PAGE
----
Hartman also was a frequent critic of women’s athletics, which he thought cut into expenditures for men’s sports at the University of Minnesota. “It’s archaic,” former Star Tribune sports editor Glen Crevier said of Hartman’s attitude in 2009, “but at least he doesn’t write negatively about them anymore. He just avoids them.”

Hartman’s son, Chad, followed his father into sports reporting, as play-by-play announcer for the Timberwolves and a local talk show host.

When his 100th birthday column was published, the Star Tribune put his career byline count at 21,149.

Minnesota Coronavirus Cases

Data is updated nightly.

Cases: 912370

Reported Deaths: 9506
CountyCasesDeaths
Hennepin1780492023
Ramsey736781043
Dakota67355574
Anoka63852570
Washington40349356
Stearns33475276
St. Louis29443403
Scott25842181
Wright25830216
Olmsted22258128
Sherburne18919126
Carver1661066
Clay12033104
Blue Earth1144868
Rice11410138
Crow Wing11170122
Chisago992378
Kandiyohi9800106
Otter Tail9758127
Benton9018125
Beltrami816094
Goodhue805597
Douglas7849100
Itasca769597
Mower731249
McLeod710983
Winona708657
Isanti697883
Steele682731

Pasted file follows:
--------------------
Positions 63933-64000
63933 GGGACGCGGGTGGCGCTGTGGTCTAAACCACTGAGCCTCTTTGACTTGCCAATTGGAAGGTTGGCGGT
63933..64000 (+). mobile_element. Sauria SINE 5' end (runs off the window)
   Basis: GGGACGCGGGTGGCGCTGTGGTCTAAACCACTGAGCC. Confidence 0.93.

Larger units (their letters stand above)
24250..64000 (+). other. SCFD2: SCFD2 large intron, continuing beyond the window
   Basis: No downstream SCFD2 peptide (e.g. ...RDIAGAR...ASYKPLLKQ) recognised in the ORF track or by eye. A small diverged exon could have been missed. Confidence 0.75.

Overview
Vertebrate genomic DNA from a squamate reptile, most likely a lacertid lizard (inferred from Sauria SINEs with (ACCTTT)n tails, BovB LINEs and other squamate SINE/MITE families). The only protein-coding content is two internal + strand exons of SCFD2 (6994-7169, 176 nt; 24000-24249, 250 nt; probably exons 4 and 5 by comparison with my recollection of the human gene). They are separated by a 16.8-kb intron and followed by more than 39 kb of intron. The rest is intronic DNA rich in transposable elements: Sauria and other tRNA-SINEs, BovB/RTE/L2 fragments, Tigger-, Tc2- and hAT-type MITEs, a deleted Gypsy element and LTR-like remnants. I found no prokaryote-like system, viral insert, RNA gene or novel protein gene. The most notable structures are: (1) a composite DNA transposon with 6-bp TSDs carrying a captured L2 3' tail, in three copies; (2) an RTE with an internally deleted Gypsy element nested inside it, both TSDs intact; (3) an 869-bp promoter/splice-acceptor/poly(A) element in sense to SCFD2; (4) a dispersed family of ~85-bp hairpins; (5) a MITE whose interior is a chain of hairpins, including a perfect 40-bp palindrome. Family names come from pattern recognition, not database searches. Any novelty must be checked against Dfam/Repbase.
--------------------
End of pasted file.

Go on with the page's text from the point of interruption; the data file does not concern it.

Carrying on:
Morrison671579
Becker627174
Polk599484
Freeborn559646
Carlton543474
Mille Lacs529474
Lyon527261
Nobles524754
Nicollet521160
Pine512642
Cass500553
Todd490743
Brown469757
Le Sueur457733
Meeker431457
Martin385843
Wabasha373610
Waseca372332
Dodge359811
Hubbard354749
Roseau315531
Fillmore304315
Wadena301740
Redwood281245
Houston270717
Renville268051
Faribault257032
Pennington251030
Sibley251017
Kanabec248136
Cottonwood229232
Aitkin221550
Chippewa219442
Pope206710
Watonwan197420
Yellow Medicine187723
Rock177428
Koochiching176023
Swift172622
Stevens167011
Jackson160816
Clearwater157520
Marshall153122
Murray151811
Pipestone149529
Lake132224
Lac qui Parle122125
Wilkin120616
Mahnomen105914
Norman10489
Grant101110
Big Stone9465
Lincoln8745
Kittson73023
Red Lake71310
Unassigned629124
Traverse6056
Lake of the Woods5255
Cook3070